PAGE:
The gharials which chose to lay eggs on the quiet banks of the Kuno River were radio -tagged in 2017 by the scientists of Madras Crocodile Bank Trust and Centre for Herpetology (MCBTCH) under telemetry research to learn more on their movements and nesting. Jailabdeen ,  the scientist  studying the gharials said, “During research, we have found that a female gharial went to Kuno but didn’t return. When we traced, the gharial  was found along with it's nest in Kuno . Besides sand mining the rising population of gharials in Chambal may also be the reason for the dispersal of the reptile.”  But statistics suggest the gharial population in Chambal River had declined to 1,255 in 2017 from close to 1,800 in 2015. For the 2019 census, the department decided to include Parwati River also, and therefore, the number of gharials in Chambal river basin increased to 1,681.

The illegal mining disturbs the gharials’ nesting sites as large numbers of heavy machines are deployed to dig out sand from the river banks in Chambal and Bhind districts . Besides, transportation of the mineral by trucks and dumpers creates chaos on the river banks almost 24X7 all around the year . “The colonies and pools of gharials are being destroyed by the illegal sand mining. The gharials are not finding safe sandbanks to lay eggs  and that might be the major reason why they might be moving up to  Kuno and Parwati,” officials said seeking anonymity.  There has been a decline in the number of wildlife tourists  in the Chambal sanctuary. Wildlife photographers are disappointed because of less sightings .According to South Asia Network on Dams Rivers and People (SANDRP), Madhya Pradesh has emerged at third place in illegal sand mining activities with 16,405 cases in 2018-19, most of the cases were from Chambal and Narmada river basins. Unable to control the illegal sand mining, the government is also mulling over denotifying some of the banks  to make the mining a legal affair.  It seems, when the chief minister Shivraj Singh Chouhan announced a crackdown on mafia in the state, the sand mafia doesn’t seem to fit in his scheme.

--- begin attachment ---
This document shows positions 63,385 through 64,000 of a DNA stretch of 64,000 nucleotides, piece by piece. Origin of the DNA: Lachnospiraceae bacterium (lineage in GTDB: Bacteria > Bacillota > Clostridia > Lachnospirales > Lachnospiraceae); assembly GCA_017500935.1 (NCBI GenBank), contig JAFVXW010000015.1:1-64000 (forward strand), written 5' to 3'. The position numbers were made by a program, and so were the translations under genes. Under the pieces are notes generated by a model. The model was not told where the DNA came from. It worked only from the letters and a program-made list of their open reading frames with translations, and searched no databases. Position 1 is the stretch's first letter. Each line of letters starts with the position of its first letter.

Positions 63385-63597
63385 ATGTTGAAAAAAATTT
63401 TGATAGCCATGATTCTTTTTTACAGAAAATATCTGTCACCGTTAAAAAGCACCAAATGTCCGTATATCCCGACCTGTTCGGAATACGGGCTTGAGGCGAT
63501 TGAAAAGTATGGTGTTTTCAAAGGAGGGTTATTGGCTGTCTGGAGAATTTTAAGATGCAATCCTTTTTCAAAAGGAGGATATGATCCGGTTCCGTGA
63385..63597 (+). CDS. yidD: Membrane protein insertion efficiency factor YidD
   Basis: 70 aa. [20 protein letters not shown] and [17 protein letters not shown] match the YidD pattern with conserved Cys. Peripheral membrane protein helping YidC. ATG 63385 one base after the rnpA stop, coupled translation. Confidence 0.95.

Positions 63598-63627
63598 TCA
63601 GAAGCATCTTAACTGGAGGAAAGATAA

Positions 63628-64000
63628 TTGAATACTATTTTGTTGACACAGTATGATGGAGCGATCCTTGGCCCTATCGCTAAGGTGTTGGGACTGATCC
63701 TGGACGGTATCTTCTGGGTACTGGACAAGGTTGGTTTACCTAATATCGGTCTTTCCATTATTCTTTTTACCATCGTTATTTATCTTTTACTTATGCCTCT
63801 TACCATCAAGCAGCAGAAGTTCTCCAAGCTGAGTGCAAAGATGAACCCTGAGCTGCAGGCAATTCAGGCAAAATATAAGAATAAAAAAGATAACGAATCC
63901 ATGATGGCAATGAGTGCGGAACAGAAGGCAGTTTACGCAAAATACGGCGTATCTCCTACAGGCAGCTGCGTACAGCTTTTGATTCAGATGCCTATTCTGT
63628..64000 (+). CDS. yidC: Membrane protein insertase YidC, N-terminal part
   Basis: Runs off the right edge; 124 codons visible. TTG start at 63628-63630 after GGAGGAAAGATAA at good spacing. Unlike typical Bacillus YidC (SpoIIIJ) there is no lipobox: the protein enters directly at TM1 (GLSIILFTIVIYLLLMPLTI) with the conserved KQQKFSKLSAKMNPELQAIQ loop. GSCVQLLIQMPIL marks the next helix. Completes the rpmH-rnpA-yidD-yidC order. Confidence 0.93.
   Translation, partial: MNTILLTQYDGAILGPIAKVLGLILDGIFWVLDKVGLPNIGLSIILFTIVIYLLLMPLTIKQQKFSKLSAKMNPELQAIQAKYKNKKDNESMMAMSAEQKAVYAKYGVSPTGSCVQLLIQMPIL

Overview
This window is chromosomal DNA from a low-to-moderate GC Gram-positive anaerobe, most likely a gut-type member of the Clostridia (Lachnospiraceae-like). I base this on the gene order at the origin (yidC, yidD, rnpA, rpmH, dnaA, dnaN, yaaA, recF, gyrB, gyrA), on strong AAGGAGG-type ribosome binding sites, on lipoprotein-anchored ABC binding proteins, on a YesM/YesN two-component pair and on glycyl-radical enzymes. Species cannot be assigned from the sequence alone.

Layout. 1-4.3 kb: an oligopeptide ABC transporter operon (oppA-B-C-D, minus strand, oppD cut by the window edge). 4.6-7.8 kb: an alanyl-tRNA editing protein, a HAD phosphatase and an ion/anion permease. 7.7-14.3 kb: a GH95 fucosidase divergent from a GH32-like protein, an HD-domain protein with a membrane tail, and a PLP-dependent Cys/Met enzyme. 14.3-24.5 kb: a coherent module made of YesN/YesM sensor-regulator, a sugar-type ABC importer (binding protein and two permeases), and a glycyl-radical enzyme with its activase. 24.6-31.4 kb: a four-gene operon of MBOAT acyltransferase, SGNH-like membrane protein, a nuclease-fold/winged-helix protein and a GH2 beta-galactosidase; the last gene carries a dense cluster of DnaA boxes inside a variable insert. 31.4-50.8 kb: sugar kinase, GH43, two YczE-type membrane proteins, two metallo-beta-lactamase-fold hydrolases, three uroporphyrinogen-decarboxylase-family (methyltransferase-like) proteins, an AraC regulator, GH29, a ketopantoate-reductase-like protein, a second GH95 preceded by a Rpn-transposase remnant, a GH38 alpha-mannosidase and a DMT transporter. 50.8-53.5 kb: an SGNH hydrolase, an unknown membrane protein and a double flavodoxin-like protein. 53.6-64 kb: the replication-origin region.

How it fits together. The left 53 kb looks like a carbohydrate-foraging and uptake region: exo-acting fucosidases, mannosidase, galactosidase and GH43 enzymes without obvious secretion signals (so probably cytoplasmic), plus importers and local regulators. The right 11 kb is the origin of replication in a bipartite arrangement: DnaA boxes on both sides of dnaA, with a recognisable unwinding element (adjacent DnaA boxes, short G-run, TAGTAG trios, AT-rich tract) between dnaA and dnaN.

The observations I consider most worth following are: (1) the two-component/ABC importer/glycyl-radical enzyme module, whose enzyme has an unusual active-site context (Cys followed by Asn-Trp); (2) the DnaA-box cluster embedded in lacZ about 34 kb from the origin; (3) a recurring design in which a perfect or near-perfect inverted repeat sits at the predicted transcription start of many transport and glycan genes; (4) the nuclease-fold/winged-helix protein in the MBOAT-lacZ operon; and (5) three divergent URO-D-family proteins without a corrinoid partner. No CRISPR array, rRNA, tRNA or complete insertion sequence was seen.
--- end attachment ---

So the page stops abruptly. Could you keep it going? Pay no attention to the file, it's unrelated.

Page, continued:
Shrinking Habitat of Gharial Has Threatened the Reptile

Gharial, Gavialis Gangeticus, Chambal river, Upstream, National Chambal Gharial, Wildlife Sanctuary in Morena, Wildlife, The wildlife india,
Experts said that this reptile is  “not well-suited for land. And they only leave water either to bask in the sun or to nest in the sand on the river banks.” There was a time when  the reptiles used to  be found  in a vast area stretching from Pakistan to Myanmar but now  their range has shrunk to two countries: India and Nepal. They are found along the Chambal in MP ,UP and Rajasthan and Son  river in Sidhi  district of MP and along the Narayani River in Nepal.  Like Chambal, illegal sand mining has disturbed the reptile in Son too.  Their name gharial seems to have been derived from  the word ‘ghara’  (  earthen pot) . Male gharials sport a large   ‘ghara’ like  growth over their snout .They use their ‘gharas’ to vocalize and blow bubbles during mating displays, experts said. This fish eating  reptile does not lunge or attack like their cousin- the crocodile. The reptiles congregate to mate and make nests during the dry season, when females lay eggs in the sandbanks along slow-moving sections of water.  During one such exercise, the female gharial of Chambal had travelled over 40kms  and reached  Kuno river for safe nesting and a new home.